Flattened, geometricized, ordered, it is antinatural, antimimetic, antireal.
    It is not so much the grid that, as tele implied, has been used extensively in art for a long time (as she recognises a bit later), but not as aesthetic objects but as vehicles for the representation of aesthetic objects, and her essay seems primarily about the renunciation of romanticism. Actually these forms and structures are as much a part of nature as anything else, albeit not a part of the romanticist conception of nature. When we think of non-biological nature we are, I suppose often thinking of straight lines and abstraction.

    But... modernism retained some of romanticism's hope. I remember I wrote a post in my blog about first seeing the Malevich square (or a copy thereof) in the Tate Modern when there was an exhibition:

    Went to the Malevich exhibition in the Tate Modern today. The sumpremecist work was strangely moving to me (to the extent that the curator I think thought it slightly amusing I seen so enraptured by them*). But they are works of art representing what to me are the fundamental issues of a 21st century consciousness. The reconciliation of a world that is defined by rationalism but in which we have been demasked as non-rational actors. I know many look at it as having vitality, and I know that it should. And yet that vitality of the work seems sour to me, or at least in my present psychological state of mind. Look at the rampant slaughter across the world today in the name of religions and ideologies with as much pure reason in them as the ravings of a parakeet on acid. Where can one have the faith in such reason to produce a better world? I can't see it any more. I wish I did. Which gives these paintings such an intense melancholy aspect it almost made me want to cry. What is there left that the realisation that, yes this is the truth - but it won't set you free. It will only allow you to stoically enjoy the passing of one meaningless meaning dance to and fro with ironic disregard. Just looking at these black (or white) squares and peering into the abyss, it is the pit of the 20th century, 100 years after it started in spirit. Sure you can look at the geometry of it, study it, gain some amusement. The craquelure is quite different in many of the separate compositions and has its own kind of logic. Some of the seemingly non-euclidean and dissipating shapes sort of lent my mind to the theory of relativity - and sure enough in the next room in German there was a poster making this quite explicit. But mainly it is just the loss of meaning. Nothing but absence and presence in various amusing shapes and even colour starts to fade into irrelevance. What else is there to life now but to amuse oneself with the logical structures of the world? To see their spare beauty? Very little art talks to me. Some of the cubo-futurist work did, but in muffled tones, where the canvases seemed to be expressing an idea ready to crack open out of the egg. And there came the supremacist work. The Stalinist suppression of this work is almost the icing on the cake. It was far too honest, as works of art they have a blunt honesty that enriches Russian art generally - ironically for such a self-deluding country and yet their self-delusions have enough self-pity in them to reveal truths of a kind - and I see why now Stalin might see such a threat in it. The 20th century ushered in the necessary emptiness of meaning, and the collapse of philistine bourgeois meaning and morality is inevitably nihilism. Staring into a black square is a meditation into the means of comporting oneself with that. In that black square I realise there was a hole of meaning that some part of my consciousness really, really wishes it could have, but now knows it can never have now. It made me intensely sad, in a good way.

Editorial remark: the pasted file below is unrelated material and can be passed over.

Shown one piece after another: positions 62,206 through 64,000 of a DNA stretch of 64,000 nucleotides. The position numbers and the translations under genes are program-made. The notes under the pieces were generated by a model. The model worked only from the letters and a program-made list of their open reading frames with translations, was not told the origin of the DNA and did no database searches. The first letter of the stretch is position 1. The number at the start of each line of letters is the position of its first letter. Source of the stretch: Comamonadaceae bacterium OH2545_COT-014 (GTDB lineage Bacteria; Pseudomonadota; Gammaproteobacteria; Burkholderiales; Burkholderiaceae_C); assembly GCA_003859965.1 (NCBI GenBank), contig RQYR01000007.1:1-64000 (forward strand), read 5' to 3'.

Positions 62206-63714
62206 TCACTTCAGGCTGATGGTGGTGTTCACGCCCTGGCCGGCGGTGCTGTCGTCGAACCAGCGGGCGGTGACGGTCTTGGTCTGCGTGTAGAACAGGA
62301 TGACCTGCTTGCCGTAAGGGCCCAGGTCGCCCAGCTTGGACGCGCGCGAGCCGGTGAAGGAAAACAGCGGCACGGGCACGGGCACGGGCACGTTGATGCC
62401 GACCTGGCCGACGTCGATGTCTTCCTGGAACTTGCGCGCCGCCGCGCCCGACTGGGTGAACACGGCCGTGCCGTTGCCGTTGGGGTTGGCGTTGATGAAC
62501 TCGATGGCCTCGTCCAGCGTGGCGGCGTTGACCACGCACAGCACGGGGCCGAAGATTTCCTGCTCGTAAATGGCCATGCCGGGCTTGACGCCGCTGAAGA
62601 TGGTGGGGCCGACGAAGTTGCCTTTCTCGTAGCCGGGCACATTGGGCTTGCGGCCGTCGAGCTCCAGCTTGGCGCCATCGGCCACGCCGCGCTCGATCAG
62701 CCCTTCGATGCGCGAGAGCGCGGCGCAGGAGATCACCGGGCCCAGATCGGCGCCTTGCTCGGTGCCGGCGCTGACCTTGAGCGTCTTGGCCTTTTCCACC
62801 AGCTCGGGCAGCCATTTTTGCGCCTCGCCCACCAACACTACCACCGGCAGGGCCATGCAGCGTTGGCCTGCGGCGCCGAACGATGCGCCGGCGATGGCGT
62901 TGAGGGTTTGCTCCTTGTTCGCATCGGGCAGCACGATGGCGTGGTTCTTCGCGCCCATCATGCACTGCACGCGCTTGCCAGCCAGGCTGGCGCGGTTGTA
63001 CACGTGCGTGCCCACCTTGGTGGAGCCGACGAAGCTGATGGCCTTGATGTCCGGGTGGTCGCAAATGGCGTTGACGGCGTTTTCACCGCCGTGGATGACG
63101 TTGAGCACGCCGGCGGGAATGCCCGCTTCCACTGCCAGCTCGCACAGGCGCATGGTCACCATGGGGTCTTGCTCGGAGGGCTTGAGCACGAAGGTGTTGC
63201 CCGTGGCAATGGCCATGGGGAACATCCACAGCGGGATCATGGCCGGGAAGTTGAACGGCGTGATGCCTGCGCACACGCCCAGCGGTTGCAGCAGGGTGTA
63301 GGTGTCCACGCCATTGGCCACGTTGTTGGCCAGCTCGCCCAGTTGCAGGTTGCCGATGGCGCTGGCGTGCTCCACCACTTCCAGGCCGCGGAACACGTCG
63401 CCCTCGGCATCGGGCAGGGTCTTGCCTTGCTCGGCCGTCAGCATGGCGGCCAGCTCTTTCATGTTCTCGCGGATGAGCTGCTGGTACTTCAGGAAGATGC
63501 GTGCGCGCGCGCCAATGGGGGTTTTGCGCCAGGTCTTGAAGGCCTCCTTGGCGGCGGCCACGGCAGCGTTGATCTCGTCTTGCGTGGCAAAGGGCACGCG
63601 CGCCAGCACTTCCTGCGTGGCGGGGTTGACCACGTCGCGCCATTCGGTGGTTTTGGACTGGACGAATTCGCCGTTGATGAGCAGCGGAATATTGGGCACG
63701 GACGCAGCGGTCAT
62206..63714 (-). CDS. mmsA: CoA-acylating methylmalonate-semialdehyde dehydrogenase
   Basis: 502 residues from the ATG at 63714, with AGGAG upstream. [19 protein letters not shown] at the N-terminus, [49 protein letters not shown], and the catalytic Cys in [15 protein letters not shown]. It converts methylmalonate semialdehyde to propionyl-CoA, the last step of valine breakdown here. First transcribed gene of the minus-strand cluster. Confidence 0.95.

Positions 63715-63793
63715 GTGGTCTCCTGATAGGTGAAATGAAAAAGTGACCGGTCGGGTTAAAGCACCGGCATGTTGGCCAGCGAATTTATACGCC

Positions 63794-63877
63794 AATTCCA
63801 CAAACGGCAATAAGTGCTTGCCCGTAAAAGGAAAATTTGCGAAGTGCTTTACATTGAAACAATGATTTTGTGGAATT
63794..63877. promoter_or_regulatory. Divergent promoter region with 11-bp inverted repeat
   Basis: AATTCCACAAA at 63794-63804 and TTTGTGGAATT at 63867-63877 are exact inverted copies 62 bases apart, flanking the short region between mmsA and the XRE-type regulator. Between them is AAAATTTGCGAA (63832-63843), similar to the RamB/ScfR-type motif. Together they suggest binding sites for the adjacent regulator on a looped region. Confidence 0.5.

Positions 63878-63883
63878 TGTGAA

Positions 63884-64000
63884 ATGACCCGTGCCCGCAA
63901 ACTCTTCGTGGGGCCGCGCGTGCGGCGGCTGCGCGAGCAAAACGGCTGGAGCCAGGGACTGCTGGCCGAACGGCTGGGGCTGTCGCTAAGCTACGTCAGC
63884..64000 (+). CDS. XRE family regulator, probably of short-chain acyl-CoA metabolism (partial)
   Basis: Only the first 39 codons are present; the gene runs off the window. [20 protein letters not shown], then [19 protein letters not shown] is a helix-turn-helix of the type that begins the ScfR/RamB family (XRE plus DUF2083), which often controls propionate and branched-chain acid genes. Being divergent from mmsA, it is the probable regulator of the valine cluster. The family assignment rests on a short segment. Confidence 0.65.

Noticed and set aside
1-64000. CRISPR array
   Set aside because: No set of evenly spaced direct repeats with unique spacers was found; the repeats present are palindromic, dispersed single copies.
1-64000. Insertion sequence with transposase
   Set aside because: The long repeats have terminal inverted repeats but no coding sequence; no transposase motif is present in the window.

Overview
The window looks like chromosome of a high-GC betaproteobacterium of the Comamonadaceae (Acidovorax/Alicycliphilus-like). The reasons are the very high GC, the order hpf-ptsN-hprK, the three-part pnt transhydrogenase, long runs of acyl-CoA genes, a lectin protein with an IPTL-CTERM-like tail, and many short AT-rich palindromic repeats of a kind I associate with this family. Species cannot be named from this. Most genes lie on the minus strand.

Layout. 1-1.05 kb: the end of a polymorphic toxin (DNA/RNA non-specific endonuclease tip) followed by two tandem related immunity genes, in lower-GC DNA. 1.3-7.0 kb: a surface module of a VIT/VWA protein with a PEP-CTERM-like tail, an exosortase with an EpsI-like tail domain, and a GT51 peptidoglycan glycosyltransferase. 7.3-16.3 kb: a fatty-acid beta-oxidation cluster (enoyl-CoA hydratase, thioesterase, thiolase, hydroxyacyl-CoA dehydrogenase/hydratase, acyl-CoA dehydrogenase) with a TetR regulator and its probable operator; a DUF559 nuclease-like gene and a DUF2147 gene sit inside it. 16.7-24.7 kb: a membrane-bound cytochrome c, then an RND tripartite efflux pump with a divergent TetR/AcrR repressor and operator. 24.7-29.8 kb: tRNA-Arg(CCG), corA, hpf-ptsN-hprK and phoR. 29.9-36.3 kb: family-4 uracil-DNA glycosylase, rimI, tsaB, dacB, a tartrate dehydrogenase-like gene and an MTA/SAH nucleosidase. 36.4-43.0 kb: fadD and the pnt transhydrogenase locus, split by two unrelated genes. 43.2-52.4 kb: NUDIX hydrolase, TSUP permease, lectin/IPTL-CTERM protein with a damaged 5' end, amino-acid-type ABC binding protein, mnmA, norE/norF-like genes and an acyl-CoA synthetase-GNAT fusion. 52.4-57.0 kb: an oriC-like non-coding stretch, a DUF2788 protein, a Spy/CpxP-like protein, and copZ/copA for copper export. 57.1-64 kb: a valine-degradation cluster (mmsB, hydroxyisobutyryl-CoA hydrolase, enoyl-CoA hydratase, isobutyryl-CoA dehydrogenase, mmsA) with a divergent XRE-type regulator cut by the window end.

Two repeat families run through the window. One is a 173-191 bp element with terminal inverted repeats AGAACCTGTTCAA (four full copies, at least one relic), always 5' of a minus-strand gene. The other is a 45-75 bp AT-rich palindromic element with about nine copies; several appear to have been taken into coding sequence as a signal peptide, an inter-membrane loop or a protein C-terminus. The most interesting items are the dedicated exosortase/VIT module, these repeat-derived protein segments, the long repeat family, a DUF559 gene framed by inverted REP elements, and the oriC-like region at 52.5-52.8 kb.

Which is to say that for all its formal observations, the essay seems to be missing the point. The autotelic anti-romanticism of these pieces was not an ahistorical phenomenon but a deeply historical one, driven by the demands of its time when a kind of cynicism about the capacity of the human condition to improve itself wasn't as thoroughly burnt out as it is now and the power of the purely rational was seen as an intrinsic part of humanity, not... something that is kind of at odds with some fundamental aspects of human nature.

    Or, it is not just that "We wished to awaken the feeling of man's sovereignty by showing his divine birth: this path is now forbidden, since a monkey stands at the entrance." - that monkey is throwing shit in a violent way not amenable to the victory of our brain's consicous materiality over our genes.

    I agree though with the premise that modern art is a myth of the mysticism of a disembodied world, and in some sense it feels like a flight from reality rather than a proper embrace of nihilism.
    Last edited by ferrus; 04-23-2015 at 03:12 PM.
    Die Logik ist keine Lehre, sondern ein Spiegelbild der Welt. Die Logik ist transcendental. - Wittgenstein